When someone asks for “description,” do you answer with “leave nothing to the imagination?”
Well, as you may know, this isn’t too classy, and although some folks may enjoy that, most probably don’t.
As a writer, not all of our ideas can metamorphose into a fully-fledged piece of expression, and it’s important not to invest too much energy into the ones that aren’t working.
It’s snowing again in Northern Virginia. There’s not much accumulation, mind you, but a friend of mine pointed out how oddly we Northern Virginians react to snow. As he says, we know that it’s going to snow every year, and yet it still manages to catch us off guard.
Have you ever read a book with long passages of description? At first, you may engage, similar to how I used to vow to use my planner at the beginning of every semester. And then interest falters. Some descriptive paragraphs feel like a mud slog. I admit that even I start to skim over fat paragraphs, purely for self-preservation, after a while, and I LOVE description…
And now we live in a world where everyone is vying for your attention, we’re bombarded by stimuli, and I wouldn’t be surprised if there’s a literary reaction to this. Not that it would get anyone’s attention, it might just die in a corner somewhere.
I’m the kind of writer who joyfully overestimates his own ability every time I sit down to type. And I’m sure I’m not the only one… I smile, pull open my laptop, look at the pages before me and think, “finish editing the whole book today? hell yeah!” One paragraph later: “finish the whole chapter today? Of course!” Thirty minutes and a few sentences later: “finish the paragraph today? OBVIOUSLY!” And then I get three sentences done. But even that doesn’t diminish the feeling I get when I start working. I…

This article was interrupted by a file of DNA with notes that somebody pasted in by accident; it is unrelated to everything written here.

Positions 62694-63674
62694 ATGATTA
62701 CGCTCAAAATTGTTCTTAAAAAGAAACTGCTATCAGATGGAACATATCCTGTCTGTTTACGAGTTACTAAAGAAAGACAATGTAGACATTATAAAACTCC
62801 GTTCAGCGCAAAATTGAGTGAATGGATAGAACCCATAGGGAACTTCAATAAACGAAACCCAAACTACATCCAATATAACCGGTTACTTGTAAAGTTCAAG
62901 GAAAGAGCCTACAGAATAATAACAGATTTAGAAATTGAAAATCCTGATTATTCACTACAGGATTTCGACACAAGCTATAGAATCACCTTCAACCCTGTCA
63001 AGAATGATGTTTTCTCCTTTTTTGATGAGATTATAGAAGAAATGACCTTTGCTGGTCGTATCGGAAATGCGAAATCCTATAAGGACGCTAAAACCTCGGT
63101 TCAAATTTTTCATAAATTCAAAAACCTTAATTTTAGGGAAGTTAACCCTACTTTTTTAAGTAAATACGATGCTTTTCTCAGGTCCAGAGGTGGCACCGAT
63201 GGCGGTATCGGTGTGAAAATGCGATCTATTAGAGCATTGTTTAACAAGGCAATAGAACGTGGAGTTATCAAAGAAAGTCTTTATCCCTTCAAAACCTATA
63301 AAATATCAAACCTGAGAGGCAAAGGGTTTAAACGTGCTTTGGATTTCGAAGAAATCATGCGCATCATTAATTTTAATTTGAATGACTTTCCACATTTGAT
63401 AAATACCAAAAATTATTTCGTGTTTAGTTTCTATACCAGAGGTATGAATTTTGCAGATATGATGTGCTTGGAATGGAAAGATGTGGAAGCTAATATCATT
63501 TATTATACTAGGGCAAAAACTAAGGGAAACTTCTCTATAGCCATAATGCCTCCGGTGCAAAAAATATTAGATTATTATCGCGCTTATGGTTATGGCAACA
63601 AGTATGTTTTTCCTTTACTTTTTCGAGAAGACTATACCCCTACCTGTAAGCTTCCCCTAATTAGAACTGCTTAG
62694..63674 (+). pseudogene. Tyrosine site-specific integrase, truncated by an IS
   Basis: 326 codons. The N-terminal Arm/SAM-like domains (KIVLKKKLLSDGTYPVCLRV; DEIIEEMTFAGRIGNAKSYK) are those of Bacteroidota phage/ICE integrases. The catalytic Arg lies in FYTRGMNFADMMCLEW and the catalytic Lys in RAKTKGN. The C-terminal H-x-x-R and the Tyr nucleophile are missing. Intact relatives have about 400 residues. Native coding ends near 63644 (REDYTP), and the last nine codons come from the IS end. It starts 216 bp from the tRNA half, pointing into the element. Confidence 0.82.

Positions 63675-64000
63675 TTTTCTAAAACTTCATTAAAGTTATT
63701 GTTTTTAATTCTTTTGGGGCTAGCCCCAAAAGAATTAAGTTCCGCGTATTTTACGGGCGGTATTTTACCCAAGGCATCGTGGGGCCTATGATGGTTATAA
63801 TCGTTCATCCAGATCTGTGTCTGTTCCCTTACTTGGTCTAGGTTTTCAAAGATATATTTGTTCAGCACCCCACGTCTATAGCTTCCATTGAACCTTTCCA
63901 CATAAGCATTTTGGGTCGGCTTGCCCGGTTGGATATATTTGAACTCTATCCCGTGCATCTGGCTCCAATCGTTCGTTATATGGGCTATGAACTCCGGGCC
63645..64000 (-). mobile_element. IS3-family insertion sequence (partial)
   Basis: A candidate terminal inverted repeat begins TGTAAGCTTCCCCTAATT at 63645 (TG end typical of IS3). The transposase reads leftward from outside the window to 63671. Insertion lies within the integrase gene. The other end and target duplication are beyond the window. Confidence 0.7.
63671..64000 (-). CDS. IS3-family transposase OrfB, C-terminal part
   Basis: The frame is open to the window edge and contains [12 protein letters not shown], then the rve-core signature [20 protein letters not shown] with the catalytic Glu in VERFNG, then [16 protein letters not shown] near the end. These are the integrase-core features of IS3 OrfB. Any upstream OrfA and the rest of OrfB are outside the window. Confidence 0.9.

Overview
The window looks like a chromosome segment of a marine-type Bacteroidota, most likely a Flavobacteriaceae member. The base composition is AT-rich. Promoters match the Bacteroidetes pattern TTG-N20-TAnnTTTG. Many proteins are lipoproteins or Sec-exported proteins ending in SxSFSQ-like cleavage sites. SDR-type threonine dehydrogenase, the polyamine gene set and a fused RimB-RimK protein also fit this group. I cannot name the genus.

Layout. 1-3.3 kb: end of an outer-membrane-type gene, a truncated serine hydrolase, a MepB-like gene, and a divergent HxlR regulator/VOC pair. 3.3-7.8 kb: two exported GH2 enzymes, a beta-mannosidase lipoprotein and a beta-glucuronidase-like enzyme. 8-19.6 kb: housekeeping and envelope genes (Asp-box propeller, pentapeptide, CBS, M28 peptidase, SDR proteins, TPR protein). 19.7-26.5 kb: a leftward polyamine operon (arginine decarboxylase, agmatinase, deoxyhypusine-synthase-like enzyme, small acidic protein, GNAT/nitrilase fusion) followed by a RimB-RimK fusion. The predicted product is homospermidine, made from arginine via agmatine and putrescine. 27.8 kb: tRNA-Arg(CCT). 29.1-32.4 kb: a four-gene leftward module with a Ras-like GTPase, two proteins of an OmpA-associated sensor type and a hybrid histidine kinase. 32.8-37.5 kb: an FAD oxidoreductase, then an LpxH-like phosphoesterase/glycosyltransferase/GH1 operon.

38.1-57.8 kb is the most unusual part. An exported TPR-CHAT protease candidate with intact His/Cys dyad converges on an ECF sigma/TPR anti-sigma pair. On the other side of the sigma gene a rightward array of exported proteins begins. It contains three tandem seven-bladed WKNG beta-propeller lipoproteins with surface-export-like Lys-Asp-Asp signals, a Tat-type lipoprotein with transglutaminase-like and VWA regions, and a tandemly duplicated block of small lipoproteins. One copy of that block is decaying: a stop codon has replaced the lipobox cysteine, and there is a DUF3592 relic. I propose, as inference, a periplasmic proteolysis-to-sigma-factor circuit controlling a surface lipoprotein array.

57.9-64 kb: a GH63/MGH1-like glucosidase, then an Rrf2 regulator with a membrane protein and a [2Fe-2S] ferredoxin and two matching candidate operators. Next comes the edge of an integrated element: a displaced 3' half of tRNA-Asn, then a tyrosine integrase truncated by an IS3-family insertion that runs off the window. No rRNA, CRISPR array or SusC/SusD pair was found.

This is why it’s easy to dismiss writing as “creative fun” rather than “work”. If someone were to take a peek at me during the percolation stage, they’d have reason to think I was joking around about being an author. I mean, look! He’s just staring at the screen, drooling and drinking a never-ending tumbler of iced coffee…
We hold expectations of ourselves that we import from stuff like TV, conversations, role models and the like. And if we think about them too long or too hard, we end up on our butts, too.
Here’s how it worked: I’d play through and etude, and 90% of it was okay, but then I’d get to that 10% where the shit would hit the fan. I avoided utter embarrassment by employing the musical equivalent of cursing under your breath so that your mother can’t hear you (which never fools anyone).
Some folks call their Inner Critic ‘writer’s block’ and, since this is such a well-known issue, accept the fact that their creative brain is diseased for at least the rest of the day and content themselves with email checking and Tumblr tumbling. The concept of ‘writer’s block’ has never made sense to me, simply because it’s not a valid excuse for other professions, so it shouldn’t be for mine, either.